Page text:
HCP Live, an online clinical news and information portal, featured St. Peter’s Health Partners’ (SPHP) monoclonal antibody clinic in its article highlighting the class of drugs and their use as a treatment for COVID-19.
Melissa Fiorini, M.D., the clinical director of SPHP’s monoclonal antibody infusion clinic, was interviewed for the article. She talked about the challenges of getting the clinic off the ground and educating the public about the treatment.
From the story:
St. Peter’s Health Partners launched its makeshift COVID-19 monoclonal antibody clinic in Albany, NY, on December 3, 2020.
It had been 2 weeks since the US Food and Drug Administration (FDA) granted emergency use authorization (EUA) to Regeneron’s combined monoclonal antibodies carsirivimab and imdevimab for mild to moderate COVID-19 in patients 12 years and older at greater risk of progressing to severe COVID-19.
On that early December day, in a first-of-its-kind unit for the area, Melissa Fiorini, MD, and colleagues administered infusion treatment to 10 patients—a new record in a day for the St. Peter’s team.
As a member of both the emergency room (ER) and critical care teams, Fiorini has access to both patient databases to identify new SARS-CoV-2 cases. Promotion of the monoclonal antibody clinic was minimal at the very beginning, so it was her, as the clinical lead, making cold calls to at-risk patients within a week of their positive test, educating them on the drug class’ benefit and setting up an appointment.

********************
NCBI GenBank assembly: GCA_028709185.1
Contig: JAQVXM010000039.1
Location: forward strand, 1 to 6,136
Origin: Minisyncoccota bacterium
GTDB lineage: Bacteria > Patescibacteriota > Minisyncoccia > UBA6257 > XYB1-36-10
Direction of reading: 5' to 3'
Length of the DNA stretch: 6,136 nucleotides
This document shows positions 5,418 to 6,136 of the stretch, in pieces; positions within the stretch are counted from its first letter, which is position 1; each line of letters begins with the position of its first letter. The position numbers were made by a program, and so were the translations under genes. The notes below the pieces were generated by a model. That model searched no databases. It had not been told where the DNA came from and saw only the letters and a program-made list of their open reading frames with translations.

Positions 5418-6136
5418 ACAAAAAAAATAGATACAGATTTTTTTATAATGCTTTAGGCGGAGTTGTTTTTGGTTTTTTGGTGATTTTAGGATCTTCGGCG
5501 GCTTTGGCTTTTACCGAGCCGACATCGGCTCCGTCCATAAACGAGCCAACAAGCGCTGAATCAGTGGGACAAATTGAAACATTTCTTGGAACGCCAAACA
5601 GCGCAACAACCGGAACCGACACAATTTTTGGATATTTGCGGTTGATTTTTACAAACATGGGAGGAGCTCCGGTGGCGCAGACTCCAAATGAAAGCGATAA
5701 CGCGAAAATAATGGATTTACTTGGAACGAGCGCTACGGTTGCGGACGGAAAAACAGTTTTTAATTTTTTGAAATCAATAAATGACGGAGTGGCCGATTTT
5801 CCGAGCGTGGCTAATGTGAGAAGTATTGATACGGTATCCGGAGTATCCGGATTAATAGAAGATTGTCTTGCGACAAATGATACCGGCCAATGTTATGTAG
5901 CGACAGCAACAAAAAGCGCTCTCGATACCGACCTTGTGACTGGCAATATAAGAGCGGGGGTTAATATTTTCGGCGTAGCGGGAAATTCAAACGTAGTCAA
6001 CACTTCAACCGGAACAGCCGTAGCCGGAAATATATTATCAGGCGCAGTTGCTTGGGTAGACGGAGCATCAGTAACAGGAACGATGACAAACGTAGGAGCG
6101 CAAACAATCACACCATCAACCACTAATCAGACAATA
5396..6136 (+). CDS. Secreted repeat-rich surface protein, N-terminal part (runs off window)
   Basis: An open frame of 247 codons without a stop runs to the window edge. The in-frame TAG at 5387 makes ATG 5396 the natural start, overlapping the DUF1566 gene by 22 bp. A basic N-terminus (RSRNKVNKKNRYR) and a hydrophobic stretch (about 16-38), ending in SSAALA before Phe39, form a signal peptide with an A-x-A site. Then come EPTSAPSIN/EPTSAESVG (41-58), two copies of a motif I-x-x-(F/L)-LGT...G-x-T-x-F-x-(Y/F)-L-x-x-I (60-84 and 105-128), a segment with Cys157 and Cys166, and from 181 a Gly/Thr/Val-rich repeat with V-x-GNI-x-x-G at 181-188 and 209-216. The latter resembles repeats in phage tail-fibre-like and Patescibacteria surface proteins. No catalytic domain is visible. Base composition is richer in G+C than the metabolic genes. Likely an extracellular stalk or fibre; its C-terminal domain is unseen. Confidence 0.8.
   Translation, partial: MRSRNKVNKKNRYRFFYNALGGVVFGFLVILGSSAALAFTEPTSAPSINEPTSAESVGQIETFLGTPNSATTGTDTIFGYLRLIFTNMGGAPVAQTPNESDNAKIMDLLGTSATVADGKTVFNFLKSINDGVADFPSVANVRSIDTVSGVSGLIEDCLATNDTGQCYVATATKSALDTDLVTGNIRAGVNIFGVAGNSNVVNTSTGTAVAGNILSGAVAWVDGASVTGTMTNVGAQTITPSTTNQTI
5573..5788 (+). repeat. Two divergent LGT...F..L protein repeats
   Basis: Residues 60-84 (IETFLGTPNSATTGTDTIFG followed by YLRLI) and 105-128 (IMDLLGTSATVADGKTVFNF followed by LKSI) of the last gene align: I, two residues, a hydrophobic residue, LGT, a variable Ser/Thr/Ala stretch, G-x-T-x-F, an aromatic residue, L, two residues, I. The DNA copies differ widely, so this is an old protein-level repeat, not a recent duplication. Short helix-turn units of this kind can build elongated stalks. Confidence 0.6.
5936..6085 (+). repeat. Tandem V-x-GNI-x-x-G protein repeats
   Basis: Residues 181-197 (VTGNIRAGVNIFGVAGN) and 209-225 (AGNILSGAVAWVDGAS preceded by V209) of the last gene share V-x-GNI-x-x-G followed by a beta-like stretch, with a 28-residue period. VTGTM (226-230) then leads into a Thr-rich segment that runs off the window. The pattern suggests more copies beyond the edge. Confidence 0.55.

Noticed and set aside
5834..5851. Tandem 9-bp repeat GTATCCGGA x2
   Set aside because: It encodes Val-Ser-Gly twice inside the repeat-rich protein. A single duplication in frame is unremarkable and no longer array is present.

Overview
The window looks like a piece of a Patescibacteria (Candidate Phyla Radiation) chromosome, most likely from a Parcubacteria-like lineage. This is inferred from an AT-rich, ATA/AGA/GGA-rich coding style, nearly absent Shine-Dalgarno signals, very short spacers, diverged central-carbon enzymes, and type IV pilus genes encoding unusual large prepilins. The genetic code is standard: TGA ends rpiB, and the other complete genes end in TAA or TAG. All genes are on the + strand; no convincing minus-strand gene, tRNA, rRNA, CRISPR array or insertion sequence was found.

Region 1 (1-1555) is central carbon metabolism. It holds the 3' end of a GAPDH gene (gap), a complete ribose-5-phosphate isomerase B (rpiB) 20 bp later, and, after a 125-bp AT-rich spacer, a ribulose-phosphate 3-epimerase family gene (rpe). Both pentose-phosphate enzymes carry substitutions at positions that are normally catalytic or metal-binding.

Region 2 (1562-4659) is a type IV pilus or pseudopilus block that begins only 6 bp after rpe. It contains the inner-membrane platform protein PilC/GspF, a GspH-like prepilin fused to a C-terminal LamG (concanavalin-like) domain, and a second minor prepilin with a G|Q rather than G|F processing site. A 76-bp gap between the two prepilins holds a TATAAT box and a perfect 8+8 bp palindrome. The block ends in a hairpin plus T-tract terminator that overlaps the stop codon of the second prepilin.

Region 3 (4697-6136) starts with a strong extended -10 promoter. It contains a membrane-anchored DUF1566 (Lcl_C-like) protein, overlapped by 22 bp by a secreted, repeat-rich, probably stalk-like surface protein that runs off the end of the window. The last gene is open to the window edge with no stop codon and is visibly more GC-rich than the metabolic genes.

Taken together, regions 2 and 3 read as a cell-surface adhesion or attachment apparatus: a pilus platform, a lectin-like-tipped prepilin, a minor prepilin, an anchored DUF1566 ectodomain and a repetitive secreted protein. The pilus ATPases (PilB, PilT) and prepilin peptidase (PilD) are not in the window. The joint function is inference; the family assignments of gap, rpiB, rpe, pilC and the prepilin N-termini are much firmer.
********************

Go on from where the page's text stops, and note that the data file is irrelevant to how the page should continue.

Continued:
Once the clinic became more popularized, those phone calls shifted from 20-minute crash course to a streamlined scheduling system. “I joke that they don’t want to talk to you anymore,” Fiorini said. “They just want a certain time and date that they have to show up.”
During that shift in public knowledge and interest around monoclonal antibody care, clinic runners like Fiorini and Khan were still refining the optimal utility of the newly authorized products. Fiorini found herself bucking against the nearly yearlong message of “stay home unless your symptoms worsen,” to telling high-risk patients to get tested as soon as possible—the confirmed test could assure an infusion.
That time between a patient believing they have COVID-19 under control and them seeking emergency care for severe symptoms can be startlingly brief, and is absolutely vital for monoclonal antibodies to serve their purpose, Khan said.
Click here to read the full article.